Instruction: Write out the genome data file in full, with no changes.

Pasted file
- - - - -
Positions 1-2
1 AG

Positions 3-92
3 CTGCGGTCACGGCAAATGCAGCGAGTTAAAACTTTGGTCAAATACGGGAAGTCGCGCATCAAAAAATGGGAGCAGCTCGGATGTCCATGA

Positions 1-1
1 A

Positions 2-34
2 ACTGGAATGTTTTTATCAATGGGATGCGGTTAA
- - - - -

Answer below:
Positions 1-2
1 AG

Positions 3-92
3 CTGCGGTCACGGCAAATGCAGCGAGTTAAAACTTTGGTCAAATACGGGAAGTCGCGCATCAAAAAATGGGAGCAGCTCGGATGTCCATGA

Positions 1-1
1 A

Positions 2-34
2 ACTGGAATGTTTTTATCAATGGGATGCGGTTAA